Institutions can’t save America from Trump

When John Kelly stepped in as White House chief of staff last summer, he was widely hailed as someone who could impose order on a chaotic West Wing and check President Trump’s worst impulses. Kelly — a retired four-star Marine general — became a figure of military discipline in the White House, alongside national security adviser and active-duty Gen. H.R. McMaster. He also joined McMaster as a prominent member of “the adults in the room,” a widely used phrase suggesting a contrast between the immature president and the more experienced, more composed officials tasked with averting disaster.

Trump critics took it as a sign that Kelly was on their side when he seemed to hang his head as the president defended white-nationalist protesters in August. And yet six months later, Kelly’s future in the White House is highly uncertain, his reputation is greatly diminished, and the vision of Trump constrained by military officers acting as “adults” has evaporated.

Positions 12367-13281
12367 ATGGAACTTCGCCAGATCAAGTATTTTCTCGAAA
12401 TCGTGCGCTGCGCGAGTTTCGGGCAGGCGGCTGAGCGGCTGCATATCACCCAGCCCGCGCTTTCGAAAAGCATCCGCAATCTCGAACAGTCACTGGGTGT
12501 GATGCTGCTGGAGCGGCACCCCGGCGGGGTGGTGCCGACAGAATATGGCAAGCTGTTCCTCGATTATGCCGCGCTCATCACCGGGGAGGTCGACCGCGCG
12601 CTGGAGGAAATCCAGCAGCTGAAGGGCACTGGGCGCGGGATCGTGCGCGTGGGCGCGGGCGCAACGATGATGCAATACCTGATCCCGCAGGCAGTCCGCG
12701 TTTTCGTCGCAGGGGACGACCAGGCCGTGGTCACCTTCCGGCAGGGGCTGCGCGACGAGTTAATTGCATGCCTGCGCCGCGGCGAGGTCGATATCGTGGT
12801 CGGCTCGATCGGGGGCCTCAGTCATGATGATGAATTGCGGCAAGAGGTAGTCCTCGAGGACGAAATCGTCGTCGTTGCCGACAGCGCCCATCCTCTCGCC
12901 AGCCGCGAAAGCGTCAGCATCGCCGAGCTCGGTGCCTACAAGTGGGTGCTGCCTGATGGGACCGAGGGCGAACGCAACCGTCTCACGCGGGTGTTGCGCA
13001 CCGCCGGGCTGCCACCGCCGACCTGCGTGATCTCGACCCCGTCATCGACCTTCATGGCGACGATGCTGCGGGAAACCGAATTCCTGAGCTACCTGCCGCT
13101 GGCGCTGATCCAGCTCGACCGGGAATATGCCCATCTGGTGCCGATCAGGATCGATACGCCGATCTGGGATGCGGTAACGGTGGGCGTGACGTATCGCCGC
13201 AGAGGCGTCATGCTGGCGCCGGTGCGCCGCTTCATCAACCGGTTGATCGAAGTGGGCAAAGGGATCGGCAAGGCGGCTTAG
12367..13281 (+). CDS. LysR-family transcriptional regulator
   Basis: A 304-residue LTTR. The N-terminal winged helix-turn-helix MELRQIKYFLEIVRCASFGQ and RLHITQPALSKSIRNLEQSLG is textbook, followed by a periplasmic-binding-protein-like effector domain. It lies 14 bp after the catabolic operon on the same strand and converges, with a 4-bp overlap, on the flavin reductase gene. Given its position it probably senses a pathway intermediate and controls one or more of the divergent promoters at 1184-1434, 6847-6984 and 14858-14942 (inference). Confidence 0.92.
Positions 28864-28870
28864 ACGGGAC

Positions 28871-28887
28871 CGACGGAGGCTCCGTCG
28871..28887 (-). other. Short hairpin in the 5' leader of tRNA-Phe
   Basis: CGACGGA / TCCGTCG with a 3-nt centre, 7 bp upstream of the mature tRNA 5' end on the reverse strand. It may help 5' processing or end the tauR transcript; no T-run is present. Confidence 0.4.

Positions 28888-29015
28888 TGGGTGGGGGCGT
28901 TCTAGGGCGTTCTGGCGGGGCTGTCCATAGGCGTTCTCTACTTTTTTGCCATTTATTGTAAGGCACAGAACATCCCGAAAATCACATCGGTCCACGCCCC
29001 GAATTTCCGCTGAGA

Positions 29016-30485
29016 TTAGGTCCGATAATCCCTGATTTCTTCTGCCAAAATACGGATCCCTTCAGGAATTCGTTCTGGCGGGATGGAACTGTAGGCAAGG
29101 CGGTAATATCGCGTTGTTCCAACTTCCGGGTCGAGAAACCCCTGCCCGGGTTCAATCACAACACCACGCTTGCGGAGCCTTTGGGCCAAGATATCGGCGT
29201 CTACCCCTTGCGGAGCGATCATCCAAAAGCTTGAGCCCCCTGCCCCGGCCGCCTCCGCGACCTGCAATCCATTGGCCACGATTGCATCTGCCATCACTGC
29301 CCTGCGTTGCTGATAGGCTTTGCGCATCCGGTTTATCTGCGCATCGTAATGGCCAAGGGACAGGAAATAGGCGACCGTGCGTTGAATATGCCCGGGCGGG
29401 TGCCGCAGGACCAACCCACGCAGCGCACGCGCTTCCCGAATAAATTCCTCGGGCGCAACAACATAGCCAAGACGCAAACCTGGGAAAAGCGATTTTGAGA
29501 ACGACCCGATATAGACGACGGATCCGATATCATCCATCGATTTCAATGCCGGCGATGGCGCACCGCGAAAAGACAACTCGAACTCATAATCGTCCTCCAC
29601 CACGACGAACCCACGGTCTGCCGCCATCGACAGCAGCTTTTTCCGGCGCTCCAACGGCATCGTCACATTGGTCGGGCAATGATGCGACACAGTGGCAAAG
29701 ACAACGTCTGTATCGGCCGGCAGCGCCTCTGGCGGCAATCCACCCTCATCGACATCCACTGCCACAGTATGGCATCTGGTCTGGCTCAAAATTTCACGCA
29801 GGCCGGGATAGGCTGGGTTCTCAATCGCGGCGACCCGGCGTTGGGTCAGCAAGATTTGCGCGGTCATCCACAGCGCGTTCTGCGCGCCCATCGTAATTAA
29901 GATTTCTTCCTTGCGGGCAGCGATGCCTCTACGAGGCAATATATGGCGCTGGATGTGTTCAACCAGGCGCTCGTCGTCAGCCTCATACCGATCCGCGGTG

Kelly’s public descent into ugliness began with an October news conference in which he defended Trump’s insensitive call to a soldier’s widow by attacking a Democratic congresswoman who is a friend of that family. Amid the fight over immigration, he accused eligible young people who didn’t sign up for deportation protections of being “too lazy to get off their asses.” And he protected staff secretary Rob Porter’s position at the White House and spoke of Porter as “a man of true integrity and honor,” despite knowing that domestic violence accusations had cost Porter a full security clearance.